JOHANNESBURG– Thousands of workers across South Africa on Wednesday heeded the call by the South African Federation of Trade Unions (Saftu), the country’s second largest labour federation, to protest the planned introduction of a a a National Minimum Wage of 20 rand (about 1.61 RS dollar) an hour.
In major towns, many shops were closed and the usual hustle and bustle of traffic on the streets was nowhere to be seen.
In Johannesburg, workers clad in Fastu’s trademark red poured into the city centre from different directions in a scene reminiscent of actions by the Congress of South African Trade Union (Cosatu) in its earlier days.
However. Cosatu, the largest trade union federation in South Africa, as well as the second largest federation, the Federation of Unions of South Africa (Fedusa) did not participate in the action called by Saftu, whose leader, Zwelinzima Vavi, was unceremoniously booted out of Cosatu a few years ago.
Vavi, claimed that workers from Cosatu and other rival trade union federations had ignored their leaders’ decision not to join the strike, presented a memorandum of demands to the Gauteng Premier’s Office, the Chamber of Mines and the local Department of Labour here.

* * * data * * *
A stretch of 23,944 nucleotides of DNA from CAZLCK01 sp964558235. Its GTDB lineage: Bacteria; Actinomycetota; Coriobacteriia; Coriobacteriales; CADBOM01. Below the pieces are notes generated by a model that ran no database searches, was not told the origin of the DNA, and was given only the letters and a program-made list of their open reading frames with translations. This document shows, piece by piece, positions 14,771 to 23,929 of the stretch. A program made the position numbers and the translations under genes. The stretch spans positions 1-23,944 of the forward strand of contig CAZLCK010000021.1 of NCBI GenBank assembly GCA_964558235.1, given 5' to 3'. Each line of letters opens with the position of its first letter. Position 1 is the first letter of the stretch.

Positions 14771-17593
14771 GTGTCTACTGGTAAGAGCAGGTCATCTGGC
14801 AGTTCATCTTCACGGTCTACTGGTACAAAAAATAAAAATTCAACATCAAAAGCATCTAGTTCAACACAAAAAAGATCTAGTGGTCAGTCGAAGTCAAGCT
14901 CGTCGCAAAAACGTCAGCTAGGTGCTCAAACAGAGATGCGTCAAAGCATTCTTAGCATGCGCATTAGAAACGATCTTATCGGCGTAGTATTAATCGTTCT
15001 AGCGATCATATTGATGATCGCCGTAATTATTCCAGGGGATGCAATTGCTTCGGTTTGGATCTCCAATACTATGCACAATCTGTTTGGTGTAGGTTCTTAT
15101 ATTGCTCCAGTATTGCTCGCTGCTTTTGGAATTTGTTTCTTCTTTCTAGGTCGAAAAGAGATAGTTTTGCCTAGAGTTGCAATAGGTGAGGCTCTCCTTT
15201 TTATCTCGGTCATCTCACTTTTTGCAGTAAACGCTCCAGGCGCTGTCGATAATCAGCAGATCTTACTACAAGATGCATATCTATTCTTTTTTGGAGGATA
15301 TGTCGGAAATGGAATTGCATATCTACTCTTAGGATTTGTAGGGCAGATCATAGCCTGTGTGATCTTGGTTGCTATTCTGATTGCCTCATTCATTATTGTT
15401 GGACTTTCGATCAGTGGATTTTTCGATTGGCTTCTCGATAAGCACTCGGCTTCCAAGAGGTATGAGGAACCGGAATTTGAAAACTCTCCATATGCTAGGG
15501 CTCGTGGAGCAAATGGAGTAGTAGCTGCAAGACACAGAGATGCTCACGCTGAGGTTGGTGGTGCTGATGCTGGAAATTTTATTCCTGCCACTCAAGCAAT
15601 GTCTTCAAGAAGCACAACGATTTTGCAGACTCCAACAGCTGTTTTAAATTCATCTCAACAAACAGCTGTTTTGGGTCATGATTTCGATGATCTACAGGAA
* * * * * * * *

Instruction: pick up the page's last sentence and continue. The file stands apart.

In Bloemfontein, there was another big turnout with workers marching to the Department of Labour in the Bloemfontein central business district. President Cyril Ramaphosa came under criticism for supporting the implementation of the National Minimum Wage.
In Port Elizabeth in Eastern Cape Province, the heartland of the National Union of Metalworkers of South Africa (Numsa), the automotive industry was the hardest hit as production came to a standstill at VW in Uitenhage while the Isuzu and Ford motor plants ran limited operations. Striking workers marched to the Port Elizabeth City Hall to deliver their memorandum.
In Cape Town in Western Cape Province, workers also came out in their numbers. In Limpopo Province, thousands gathered in Polokwane, the provincial capital and marched to the Departments of Education, Labour and Social Development.
In Durban in KwaZulua-Natal Province, Saftu members painted the town red venting their frustration over the proposed national minimum wage and labour law amendments. They also decried Saftu’s exclusion from Nedlac, the National Economic Development and Labour Council.
Source: NAM NEWS NETWORK